However, the number of reserved constituencies has risen to three
The number of voters in the district is 9,77,949
1,163 polling booths will be set up in six Assembly segments
KOLAR: After delimitation, the Assembly segments in Kolar district have been reduced from seven to six, whereas the number of reserved constituencies has increased from two to three.
The once flourishing and now defunct gold mines gave Kolar district a place in the world map.
Undivided Kolar district, well known for sericulture, horticulture, and dairy industry, had 11 taluks. This was reduced to five when Chickballapur district was created. The Kolar Lok Sabha constituency continues to be reserved for the Scheduled Castes.
Though a drought hit region, farmers here have defied the odds of nature and displayed resilience and a will to work hard.
While dozens of indebted farmers have committed suicide in other parts of the State, the peasants in the region have resolved to struggle come what may.
Optimistic about a solution to their woes, the people of Kolar district are getting ready to elect their representatives once again on May 10.
Vemgal constituency that was entirely rural was eliminated from the electoral map and Bethmangala segment was rechristened Bangarpet constituency.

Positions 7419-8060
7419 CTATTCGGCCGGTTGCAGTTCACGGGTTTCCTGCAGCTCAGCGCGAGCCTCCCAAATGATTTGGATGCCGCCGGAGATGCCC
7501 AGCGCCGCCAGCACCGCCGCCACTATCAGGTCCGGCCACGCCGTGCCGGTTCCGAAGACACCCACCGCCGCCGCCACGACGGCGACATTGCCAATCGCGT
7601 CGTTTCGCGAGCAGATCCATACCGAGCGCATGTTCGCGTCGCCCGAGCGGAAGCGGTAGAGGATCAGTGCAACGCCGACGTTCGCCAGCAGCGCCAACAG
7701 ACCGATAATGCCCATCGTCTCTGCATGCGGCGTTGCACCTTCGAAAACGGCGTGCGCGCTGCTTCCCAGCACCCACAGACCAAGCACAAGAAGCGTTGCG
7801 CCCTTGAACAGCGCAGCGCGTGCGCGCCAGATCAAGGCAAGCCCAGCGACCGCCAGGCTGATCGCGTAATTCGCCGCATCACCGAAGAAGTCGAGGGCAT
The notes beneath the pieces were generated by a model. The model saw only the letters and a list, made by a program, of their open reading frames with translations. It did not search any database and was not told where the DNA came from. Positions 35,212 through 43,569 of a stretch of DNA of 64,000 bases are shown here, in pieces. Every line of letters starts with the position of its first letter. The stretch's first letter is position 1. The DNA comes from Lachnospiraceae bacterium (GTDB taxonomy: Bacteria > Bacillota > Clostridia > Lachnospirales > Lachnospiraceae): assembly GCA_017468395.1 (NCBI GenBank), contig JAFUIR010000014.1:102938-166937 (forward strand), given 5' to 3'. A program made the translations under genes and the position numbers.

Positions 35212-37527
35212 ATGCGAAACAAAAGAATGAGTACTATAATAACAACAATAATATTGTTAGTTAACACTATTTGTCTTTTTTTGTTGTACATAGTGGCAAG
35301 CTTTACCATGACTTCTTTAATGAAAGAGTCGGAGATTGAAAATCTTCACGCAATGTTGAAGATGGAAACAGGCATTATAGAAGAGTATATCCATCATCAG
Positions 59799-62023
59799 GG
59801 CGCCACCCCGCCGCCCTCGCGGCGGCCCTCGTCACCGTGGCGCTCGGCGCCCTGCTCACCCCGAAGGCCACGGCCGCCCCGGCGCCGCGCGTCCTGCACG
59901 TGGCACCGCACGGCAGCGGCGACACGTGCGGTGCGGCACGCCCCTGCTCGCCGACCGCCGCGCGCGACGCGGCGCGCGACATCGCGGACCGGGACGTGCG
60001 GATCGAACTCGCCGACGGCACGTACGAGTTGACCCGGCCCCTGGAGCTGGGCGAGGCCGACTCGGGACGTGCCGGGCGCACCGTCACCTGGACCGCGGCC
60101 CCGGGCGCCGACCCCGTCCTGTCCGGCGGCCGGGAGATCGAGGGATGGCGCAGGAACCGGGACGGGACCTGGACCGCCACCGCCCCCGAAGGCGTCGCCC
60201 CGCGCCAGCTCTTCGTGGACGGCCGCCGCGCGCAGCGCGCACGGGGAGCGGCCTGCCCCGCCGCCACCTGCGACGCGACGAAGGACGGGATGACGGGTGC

Mulbagal, earlier a general seat, was made a reserved segment for the Scheduled Castes.
The removal of Vemgal seat and change in status of Mulbagal segment has been a cause of some worry to many political heavyweights of the region.
While C. Krishna Byre Gowda represented Vemgal, the former Minister R. Srinivas was elected from Mulbagal.
Now that since Mulbagal has been converted into a reserved seat, Mr. Srinivas must seek election elsewhere.
Many parts of the erstwhile Vemgal constituency are now merged with the Kolar Assembly segment, while some other areas in Chintamani taluk have been attached to Chintamani constituency.
Kolar, Mulbagal (SC), Srinivaspur, Malur, Kolar Gold Fields (SC) and Bangarpet (SC) are the six Assembly segments in the district.
Srinivaspur and Mulbagal have been identified as “sensitive” constituencies.
So far, the Tamil vote bank has played a crucial role in the KGF (SC) constituency. But as several rural areas of Bethmangala, Kyasamballi and Robertsonpet hoblis have been added to this constituency after delimitation, the candidates now have to toil to win over these voters also. Except the Communist Party of India (Marxist) and Janata Dal (S), no other party has announced its candidate so far for this segment, which was represented by S. Rajendran of the Republican Party of India in the previous House.
Traditionally a Congress fortress and for quite a long time a prominent Left bastion, Kolar district has a strong Dalit vote base with the undivided district having 32 per cent Dalit population, the largest in the State. Keeping this in mind, the Bahujan Samaj Party is making a bid to jump into the election fray this time, eyeing mainly on Dalit votes.
It is believed that this may damage the prospects of the Congress in the district.
There are 4,95,037 male and 4,82,912 female voters in the district.
In all, 1,163 polling booths will be set up in the six Assembly segments.